• Jung, Moo-Keon (Astronomy Program, Department of Physics and Astronomy, Seoul National University) ;
  • Kim, Hwara (Department of Earth Science Education, Seoul National University) ;
  • Kim, Jisu (Department of Astronomy and Space Science, Kyung Hee University) ;
  • Lee, Dayae (Department of Astronomy, Yonsei University) ;
  • Park, Bomi (Center for the Exploration of the Origin of the Universe, Department of Physics and Astronomy, Seoul National University) ;
  • Park, Keunwoo (Department of Astronomy and Space Science, Sejong University) ;
  • O, Seong A (Astronomy Program, Department of Physics and Astronomy, Seoul National University)
  • Received : 2018.11.30
  • Accepted : 2019.01.10
  • Published : 2019.02.28

Abstract

Intensive Monitoring Survey of Nearby Galaxies (IMSNG) is a high cadence observation program monitoring nearby galaxies with high probabilities of hosting supernovae (SNe). IMSNG aims to constrain the SN explosion mechanism by inferring sizes of SN progenitor systems through the detection of the shock-heated emission that lasts less than a few days after the SN explosion. To catch the signal, IMSNG utilizes a network of 0.5-m to 1-m class telescopes around the world and monitors the images of 60 nearby galaxies at distances D < 50 Mpc to a cadence as short as a few hours. The target galaxies are bright in near-ultraviolet (NUV) with $M_{NUV}$ < -18.4 AB mag and have high probabilities of hosting SNe ($0.06SN\;yr^{-1}$ per galaxy). With this strategy, we expect to detect the early light curves of 3.4 SNe per year to a depth of R ~ 19.5 mag, enabling us to detect the shock-heated emission from a progenitor star with a radius as small as $0.1R_{\odot}$. The accumulated data will be also useful for studying faint features around the target galaxies and other science projects. So far, 18 SNe have occurred in our target fields (16 in IMSNG galaxies) over 5 years, confirming our SN rate estimate of $0.06SN\;yr^{-1}$ per galaxy.

Keywords

surveys;techniques: photometric;supernovae: general

CMHHBA_2019_v52n1_11_f0001.tif 이미지

Figure 1. Model predictions of the shock-heated emission light curves at 50 Mpc, overlayed on the best-fit early light curve of SN 2015F (Im et al. 2015b) that is fitted to the data after ~ 1 day after the explosion and shifted to 50 Mpc (the solid black line). The best-fit early light curve of SN 2015F represents a typical SN Ia light curve due to radioactive decay. The dashed lines are for Rabinak & Waxman (2011) for a CC SN, and the dotted lines are for Kasen (2010) due to the shock-heated emission from a companion star in SN Ia. The shock-heated emission from SN Ia is expected to be anisotropic, and can be fainter by 2.5 mag. The case plotted here is for the most optimal viewing angle.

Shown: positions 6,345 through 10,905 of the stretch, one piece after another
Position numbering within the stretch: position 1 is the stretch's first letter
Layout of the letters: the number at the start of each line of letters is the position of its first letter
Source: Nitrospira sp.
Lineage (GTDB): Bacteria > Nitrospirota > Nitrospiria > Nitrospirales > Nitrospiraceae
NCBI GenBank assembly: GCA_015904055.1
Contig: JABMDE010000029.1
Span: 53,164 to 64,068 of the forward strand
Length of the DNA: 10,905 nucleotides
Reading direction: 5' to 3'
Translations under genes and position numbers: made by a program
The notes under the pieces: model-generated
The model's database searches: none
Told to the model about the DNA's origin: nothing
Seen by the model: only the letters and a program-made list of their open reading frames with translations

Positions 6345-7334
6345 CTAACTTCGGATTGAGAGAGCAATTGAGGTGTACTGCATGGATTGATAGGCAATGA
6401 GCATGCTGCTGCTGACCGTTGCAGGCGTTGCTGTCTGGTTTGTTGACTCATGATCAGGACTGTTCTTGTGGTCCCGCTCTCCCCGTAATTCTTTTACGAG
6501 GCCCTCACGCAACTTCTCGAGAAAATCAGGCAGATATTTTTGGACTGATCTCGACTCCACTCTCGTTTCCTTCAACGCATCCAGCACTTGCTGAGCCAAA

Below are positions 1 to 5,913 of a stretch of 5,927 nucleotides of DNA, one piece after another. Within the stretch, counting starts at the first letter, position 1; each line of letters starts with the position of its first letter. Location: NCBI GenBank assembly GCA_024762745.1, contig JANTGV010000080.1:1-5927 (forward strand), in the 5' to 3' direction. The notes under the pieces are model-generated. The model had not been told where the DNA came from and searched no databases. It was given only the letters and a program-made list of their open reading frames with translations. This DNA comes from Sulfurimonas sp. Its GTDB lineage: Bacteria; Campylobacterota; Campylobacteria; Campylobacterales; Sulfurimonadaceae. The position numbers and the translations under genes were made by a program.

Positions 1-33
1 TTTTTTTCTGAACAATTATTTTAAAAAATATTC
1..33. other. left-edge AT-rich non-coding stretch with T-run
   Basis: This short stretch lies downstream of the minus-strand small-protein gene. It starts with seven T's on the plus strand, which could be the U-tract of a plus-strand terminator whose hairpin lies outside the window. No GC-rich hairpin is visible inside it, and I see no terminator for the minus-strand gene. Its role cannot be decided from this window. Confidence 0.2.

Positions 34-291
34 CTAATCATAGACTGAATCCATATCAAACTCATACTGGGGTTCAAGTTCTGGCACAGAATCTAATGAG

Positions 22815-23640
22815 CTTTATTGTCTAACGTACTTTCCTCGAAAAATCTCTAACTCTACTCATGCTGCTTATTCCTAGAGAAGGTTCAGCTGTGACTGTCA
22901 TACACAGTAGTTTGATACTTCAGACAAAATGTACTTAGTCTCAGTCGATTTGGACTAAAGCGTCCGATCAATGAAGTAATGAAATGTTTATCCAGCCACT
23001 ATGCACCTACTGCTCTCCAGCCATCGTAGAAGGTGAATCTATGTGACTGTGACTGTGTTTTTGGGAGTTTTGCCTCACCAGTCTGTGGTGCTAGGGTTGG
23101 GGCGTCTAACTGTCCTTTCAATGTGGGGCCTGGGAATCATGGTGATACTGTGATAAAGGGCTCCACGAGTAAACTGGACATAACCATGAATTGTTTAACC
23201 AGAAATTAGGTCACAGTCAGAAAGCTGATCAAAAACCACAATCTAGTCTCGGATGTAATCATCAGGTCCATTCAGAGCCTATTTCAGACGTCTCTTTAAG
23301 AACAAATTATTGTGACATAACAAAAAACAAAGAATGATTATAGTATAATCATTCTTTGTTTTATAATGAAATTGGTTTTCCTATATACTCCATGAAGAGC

CMHHBA_2019_v52n1_11_f0002.tif 이미지

Figure 2. MNUV (AB) versus distance (Mpc) of IMSNG galaxies (red squares), plotted over galaxies from Bai et al. (2015) (gray circles). The area within the black dashed line denotes the region where we selected IMSNG galaxies.

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Figure 3. The locations of the telescopes used by IMSNG. The background world map is taken from http://trip8.co.

CMHHBA_2019_v52n1_11_f0004.tif 이미지

Figure 4. The occurrence of SNe per year per galaxy (SN rate) as a function of FUV (blue) or NUV (red) magnitudes for galaxies within 50 Mpc. The rates were examined over the period of 2006-2016.

CMHHBA_2019_v52n1_11_f0005.tif 이미지

Figure 5. The emergence of SN 2017gax (SN Ib/Ic) in NGC 1672 which is caught by SNUCAM-II on LSGT (Im et al. 2015b; Choi & Im 2017), one of the IMSNG telescopes (Im et al. 2017a). Each image shows a stack of three 180 sec exposure frames in r-band, and the green circle with a ra-dius of 20:000 indicates the location of the SN. This example demonstrates that the high cadence IMSNG observation can catch the early optical light curves of SNe. The UT date of the observation is also indicated in each image.

CMHHBA_2019_v52n1_11_f0006.png 이미지

Figure 6. (Left) A single exposure (60 seconds) R-band image near NGC 895 galaxy. A part of NGC 895 is visible on the left. (Right) A stacked R-band image (2.37 hours) of the same eld. The data taken from 2013 to 2016 were used. A low SB satellite galaxy candidate is marked as a large, thick arrow. Merging features are visible in the deep image for a galaxy on the top and noted with small arrows.

Table 1 IMSNG target galaxies

CMHHBA_2019_v52n1_11_t0001.tif 이미지

Table 2 The current list of telescopes in the IMSNG network

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Table 3 SNe and other transients in IMSNG galaxies (2014-2018)

CMHHBA_2019_v52n1_11_t0003.tif 이미지

Acknowledgement

Supported by : National Research Foundation of Korea (NRF)